KE Holdings Inc. Thursday became China’s first public offering to raise $ 2 billion from a US listing since iQiyi Inc.
Less than an hour later, iQiyi issued a stark reminder of the thorny path many young Chinese stocks have taken on US exchanges. Flipping things over is the possibility that all Chinese companies may soon have to choose between complying with their own country’s laws or allowing American investors to have a broader view of their finances.
a streaming company often dubbed China’s Netflix, has announced that the Securities and Exchange Commission is investigating allegations that it inflated user numbers, revenue, and other metrics. and stocks are down 12% in after-hours trading. IQiyi said it hired a “professional advisor” and started an internal investigation.
IQiyi went public in March 2018 for $ 18 a share and is still largely well above that on the public market. However, it fell lower this past April, when Wolfpack Research, a short-seller focused on Chinese IPOs, issued an alarming report on the numbers believed to have blown. swelling of iQiyi. Dan David’s company is based on their report of direct survey of people in iQiyi’s target demographics, credit reporting to all related organizations and parent companies, and data from two companies. Chinese advertising agency has access to iQiyi data.
That story was all too familiar to American investors in Chinese stocks. Not long before Wolfpack’s iQiyi report, Luckin Coffee Inc. LKNCY,
dubbed China’s Starbucks, plunged after similar accusations of overblowing the numbers. Luckin has lost 94% of its value and the stock has been delisted on the Nasdaq and is currently traded over the counter. However, Luckin is not the first company to attract the attention of investors. According to Stop The China Hustle, a website created by Geoinvest to draw attention to the matter, American investors have been misled over $ 50 billion by Chinese companies that are publicly traded on the NYSE or Nasdaq. in 10 years ago.
See more from Therese: Luckin Coffee’s cautionary tale
Although Chinese IPOs are required to submit financial statements and other corporate filings to the SEC, they are extremely risky for investors. These companies have complex business structures created to avoid both lawsuits from investors and influences from the Chinese government, which prohibit foreign investment in certain types of Chinese companies, including technology companies. In addition, their auditing firms do not have access to what is known as company working papers, so they can only perform audits based on the documents they are boarding with. company provided.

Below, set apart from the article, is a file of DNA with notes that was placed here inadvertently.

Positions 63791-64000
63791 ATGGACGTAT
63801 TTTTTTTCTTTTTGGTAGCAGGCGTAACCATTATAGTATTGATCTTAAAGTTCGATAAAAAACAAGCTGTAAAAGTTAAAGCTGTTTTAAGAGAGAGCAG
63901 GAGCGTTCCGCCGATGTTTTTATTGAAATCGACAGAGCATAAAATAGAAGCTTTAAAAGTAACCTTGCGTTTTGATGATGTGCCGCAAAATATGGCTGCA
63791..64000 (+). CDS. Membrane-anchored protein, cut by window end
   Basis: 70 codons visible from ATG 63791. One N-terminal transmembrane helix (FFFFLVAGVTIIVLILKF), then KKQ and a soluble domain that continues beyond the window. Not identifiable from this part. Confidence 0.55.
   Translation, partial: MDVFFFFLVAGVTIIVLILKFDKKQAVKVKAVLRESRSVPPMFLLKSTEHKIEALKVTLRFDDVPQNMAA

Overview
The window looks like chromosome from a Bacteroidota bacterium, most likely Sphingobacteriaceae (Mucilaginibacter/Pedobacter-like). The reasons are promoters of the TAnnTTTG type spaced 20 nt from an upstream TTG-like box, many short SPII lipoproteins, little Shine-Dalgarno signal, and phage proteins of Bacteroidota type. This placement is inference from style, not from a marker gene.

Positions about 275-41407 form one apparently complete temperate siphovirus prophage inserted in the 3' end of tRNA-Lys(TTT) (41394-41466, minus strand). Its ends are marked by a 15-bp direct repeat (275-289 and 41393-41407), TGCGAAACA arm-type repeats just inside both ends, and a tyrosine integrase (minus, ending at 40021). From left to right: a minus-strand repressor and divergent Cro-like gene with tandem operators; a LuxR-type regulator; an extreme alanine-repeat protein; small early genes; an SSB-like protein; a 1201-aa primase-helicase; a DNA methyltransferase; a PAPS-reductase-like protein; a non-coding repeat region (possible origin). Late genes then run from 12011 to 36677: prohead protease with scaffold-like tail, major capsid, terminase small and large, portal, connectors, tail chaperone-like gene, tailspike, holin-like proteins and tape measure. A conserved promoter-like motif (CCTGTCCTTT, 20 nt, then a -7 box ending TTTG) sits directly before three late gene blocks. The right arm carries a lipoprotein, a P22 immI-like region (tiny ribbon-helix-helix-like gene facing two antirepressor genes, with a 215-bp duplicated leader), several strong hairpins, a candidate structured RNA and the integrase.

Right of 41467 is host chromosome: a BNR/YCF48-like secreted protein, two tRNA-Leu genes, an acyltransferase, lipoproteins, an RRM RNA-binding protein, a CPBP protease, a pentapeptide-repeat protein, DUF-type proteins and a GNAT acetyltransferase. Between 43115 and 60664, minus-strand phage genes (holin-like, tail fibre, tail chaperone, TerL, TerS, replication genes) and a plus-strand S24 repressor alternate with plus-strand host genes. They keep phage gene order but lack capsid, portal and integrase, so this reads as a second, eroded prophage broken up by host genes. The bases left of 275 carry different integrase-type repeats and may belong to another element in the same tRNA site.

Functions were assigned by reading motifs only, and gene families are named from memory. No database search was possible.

Chinese deals are starting to gain attention in Washington, with the Senate passing the “Foreign Companies Accountability Act” in May. But the current heavy-handed approach, seeks eliminating the list of companies that do not allow auditing after three years, will actually do more harm to US investors. Additionally, as relations between the US and China continue to deteriorate, the latest legislative efforts have been described by some as an attempt to promote foreign policy under the guise of securities law, according to the study. fake at the Cato Institute, a Washington consulting organization.
Also read:Washington is finally paying attention to Chinese IPOs, but Wall Street could pay the price.
However, nothing prevents the constant parade of Chinese companies on Wall Street. Following Renaissance Capital, which monitors IPOs and manages IPO ETFs,
18 Chinese companies, including KE Holdings BEKE,
, which went public so far this year, raised $ 5.5 billion, excluding the short auditing firms (yes, China is also joining these companies). That compares to 13 deals that raised $ 2.7 billion in the same time frame last year. Chinese companies have raised more cash so far this year than they did in 2019, when 25 firms raised $ 3.5 billion, according to Dealogic.
See also: CEO of one of Silicon Valley’s worst acquisitions wants a $ 400 million white check
Investors clearly couldn’t get enough of the initial Chinese public offerings. Since they missed the boat on the real Netflix and many other hot tech companies in the US, they are hoping to catch up with the momentum from a clone with an even wider address market. in China. But until these companies follow the same accounting standards as US companies, they will always be at a much higher risk because executives easily falsify or falsify numbers with less. More protective and monitoring measures. Investors need to be aware of major risks.